White-collar crimes: President Kovind says relevant to ask if those auditing balance sheets have truly done their duty
Addressing chartered accountants after the launch of the ICAI's platinum jubilee celebrations, Kovind said white-collar crimes don't leave behind a smoking gun, but broken hearts.
NEW DELHI: Emphasising that chartered accountants are watchdogs of public trust, President Ram Nath Kovind today said when white-collar crimes happen, it would be relevant to ask if those responsible for auditing balance sheets have truly done their duty.
Amid rising instances of white-collar crimes and banking frauds, he said there is a fine line between intelligent tax planning, tax dodging and tax evasion, and chartered accountants are the custodians of that fine line.
Addressing chartered accountants after the launch of the ICAI's platinum jubilee celebrations here, Kovind also said white-collar crimes don't leave behind a smoking gun, but broken hearts and a shaken confidence.
Chartered accountants are both facilitators of taxpayers and of the taxation system as well as watchdogs of public trust, the President said, adding that in many respects, a tax system is "only as complicated as you want to make it".
"As professionals, it is your legitimate right to advise your clients on tax planning. However, there is a fine line between intelligent tax planning, tax dodging and tax evasion. Chartered accountants are custodians of that fine line," he noted.
According to him, maintaining such propriety is not just a legal duty for all taxpayers, all taxation and financial professionals, there is also a morality added to it.
When banking scandals take place, large borrowers abscond and leave their banks in the lurch or as in the Satyam case, where promoters themselves embezzled funds, it represents a breach of faith, Kovind said.
"It amounts to a betrayal of not only corporate ethics but of honest fellow citizens and of our collective value system. White-collar crimes don't leave behind a smoking gun, they leave behind broken hearts and a shaken confidence," he said.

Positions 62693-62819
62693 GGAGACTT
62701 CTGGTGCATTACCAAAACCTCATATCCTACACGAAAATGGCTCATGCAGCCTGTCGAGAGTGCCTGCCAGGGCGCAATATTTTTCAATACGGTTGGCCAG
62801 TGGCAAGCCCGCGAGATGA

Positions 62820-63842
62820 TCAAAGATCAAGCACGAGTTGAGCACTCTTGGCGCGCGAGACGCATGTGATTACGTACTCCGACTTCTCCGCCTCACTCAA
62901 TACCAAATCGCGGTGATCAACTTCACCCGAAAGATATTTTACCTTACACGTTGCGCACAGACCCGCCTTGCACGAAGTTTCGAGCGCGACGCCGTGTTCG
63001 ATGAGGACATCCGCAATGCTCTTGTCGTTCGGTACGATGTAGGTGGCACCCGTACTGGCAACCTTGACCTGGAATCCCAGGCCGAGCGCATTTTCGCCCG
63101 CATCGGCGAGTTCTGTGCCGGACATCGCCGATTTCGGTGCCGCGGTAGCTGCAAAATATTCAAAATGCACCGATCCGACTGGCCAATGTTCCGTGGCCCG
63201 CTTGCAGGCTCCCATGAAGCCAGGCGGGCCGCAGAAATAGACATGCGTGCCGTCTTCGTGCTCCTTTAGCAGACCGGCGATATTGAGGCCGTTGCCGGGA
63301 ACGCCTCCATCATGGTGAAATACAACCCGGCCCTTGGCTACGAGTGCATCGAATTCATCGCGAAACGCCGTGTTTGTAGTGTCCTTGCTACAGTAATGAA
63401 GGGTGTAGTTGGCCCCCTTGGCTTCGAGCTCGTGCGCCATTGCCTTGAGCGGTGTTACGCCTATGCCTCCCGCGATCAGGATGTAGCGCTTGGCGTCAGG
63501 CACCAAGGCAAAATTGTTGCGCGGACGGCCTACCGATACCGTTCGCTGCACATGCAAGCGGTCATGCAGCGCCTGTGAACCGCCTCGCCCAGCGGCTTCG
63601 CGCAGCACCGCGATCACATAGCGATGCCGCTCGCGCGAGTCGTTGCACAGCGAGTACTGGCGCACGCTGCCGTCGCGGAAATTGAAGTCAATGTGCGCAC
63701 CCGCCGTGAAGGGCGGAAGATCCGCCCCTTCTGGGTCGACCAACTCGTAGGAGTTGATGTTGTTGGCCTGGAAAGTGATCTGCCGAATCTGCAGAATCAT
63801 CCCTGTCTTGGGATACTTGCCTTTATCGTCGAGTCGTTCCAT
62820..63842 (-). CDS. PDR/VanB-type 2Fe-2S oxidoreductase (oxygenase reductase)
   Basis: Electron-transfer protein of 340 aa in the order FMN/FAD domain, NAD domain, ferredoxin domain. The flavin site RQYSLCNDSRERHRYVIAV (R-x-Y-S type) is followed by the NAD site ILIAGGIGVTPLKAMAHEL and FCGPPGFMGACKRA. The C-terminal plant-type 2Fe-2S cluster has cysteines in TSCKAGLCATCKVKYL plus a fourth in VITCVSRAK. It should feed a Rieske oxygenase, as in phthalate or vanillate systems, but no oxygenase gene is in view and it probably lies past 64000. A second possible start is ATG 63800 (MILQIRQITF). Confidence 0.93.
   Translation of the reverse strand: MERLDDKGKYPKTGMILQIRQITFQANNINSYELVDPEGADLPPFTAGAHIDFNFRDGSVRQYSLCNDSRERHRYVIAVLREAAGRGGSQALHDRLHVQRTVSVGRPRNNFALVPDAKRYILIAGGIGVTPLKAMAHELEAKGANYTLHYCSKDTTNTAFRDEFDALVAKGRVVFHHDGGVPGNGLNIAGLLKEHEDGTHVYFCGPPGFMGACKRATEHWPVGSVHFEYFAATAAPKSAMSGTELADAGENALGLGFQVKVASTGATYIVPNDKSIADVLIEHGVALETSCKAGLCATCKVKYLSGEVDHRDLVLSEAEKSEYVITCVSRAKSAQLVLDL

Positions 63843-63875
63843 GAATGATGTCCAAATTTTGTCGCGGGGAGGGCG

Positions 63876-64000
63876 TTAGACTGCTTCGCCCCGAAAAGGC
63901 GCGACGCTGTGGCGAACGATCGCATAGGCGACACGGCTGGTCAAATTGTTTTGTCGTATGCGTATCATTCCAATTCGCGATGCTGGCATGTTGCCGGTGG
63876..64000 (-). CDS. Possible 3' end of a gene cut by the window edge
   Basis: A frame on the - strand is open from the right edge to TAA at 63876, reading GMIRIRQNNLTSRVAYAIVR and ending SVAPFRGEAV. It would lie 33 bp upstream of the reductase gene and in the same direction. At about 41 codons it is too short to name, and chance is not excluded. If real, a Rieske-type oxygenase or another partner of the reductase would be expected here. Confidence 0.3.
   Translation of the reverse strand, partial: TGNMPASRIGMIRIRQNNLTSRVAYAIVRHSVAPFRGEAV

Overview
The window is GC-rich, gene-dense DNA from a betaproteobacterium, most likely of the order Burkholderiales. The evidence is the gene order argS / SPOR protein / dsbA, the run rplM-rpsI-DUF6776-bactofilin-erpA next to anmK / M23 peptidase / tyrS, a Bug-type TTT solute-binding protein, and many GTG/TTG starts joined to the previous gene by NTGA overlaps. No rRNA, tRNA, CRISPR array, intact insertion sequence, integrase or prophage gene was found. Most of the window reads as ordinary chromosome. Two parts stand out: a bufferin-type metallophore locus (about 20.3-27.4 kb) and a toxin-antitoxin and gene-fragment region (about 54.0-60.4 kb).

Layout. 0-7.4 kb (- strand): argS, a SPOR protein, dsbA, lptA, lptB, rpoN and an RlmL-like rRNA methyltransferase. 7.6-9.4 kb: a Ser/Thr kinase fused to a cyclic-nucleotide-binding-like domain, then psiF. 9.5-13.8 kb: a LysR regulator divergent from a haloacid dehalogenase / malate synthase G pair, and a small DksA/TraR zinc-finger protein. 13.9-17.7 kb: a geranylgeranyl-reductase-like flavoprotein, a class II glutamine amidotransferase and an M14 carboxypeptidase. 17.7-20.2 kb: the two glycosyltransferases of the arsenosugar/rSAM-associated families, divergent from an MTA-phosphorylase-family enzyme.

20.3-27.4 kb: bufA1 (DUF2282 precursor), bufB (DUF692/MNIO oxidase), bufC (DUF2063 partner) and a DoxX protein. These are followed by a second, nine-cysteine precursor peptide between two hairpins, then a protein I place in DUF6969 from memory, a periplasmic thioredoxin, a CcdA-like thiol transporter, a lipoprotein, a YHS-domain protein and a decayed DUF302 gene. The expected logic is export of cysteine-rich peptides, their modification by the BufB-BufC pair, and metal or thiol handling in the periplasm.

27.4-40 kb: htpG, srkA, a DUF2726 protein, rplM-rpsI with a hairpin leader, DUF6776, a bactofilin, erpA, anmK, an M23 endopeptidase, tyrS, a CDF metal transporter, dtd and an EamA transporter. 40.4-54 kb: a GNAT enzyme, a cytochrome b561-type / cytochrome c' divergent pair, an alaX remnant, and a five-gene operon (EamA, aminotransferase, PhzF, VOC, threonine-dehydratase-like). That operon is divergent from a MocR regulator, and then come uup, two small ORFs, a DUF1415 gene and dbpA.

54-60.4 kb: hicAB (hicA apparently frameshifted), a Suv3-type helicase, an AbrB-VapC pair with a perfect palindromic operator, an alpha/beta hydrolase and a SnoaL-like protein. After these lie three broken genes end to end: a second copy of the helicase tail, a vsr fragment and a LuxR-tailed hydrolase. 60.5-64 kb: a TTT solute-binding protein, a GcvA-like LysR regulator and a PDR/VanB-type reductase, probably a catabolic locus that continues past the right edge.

When such episodes happen, the President said it would be in order to introspect.
"It would be relevant to ask if those responsible for auditing balance sheets have truly done their duty or if they have contributed to the sorry situation," the President said.
Referring to white-collar crimes, he also said that with such episodes, vulnerable citizens such as poor and the middle class or the retired could lose their savings.
"A family's plans for a cherished occasion, such as a wedding, or for a child's education could suffer," he added.
Kovind said there has been a sustained effort to formalise the economy, enforce rule of law, promote transparency in financial and business transactions, and make India much more of a tax compliant society.
Further, the President said that in the 70 years from Independence to 2017, 66 lakh enterprises were registered with authorities and in one year of GST, another 48 lakh enterprises have been added.
GST has reduced prices of many categories of goods and services and benefited consumers and end-users.
It has simplified procedures for small and medium entrepreneurs, he said.
"A massive Rs 45,000 crore of GST refunds have been made till date, entirely online and through digital banking. About 350 crore invoices have been processed. That is roughly one crore invoices a day," the President said.
He also urged the Institute of Chartered Accountants of India (ICAI) to promote financial literacy among young people and women.
"Education of women is game change for any country and any civilisation. Greater financial literacy among women takes this process forward," he added.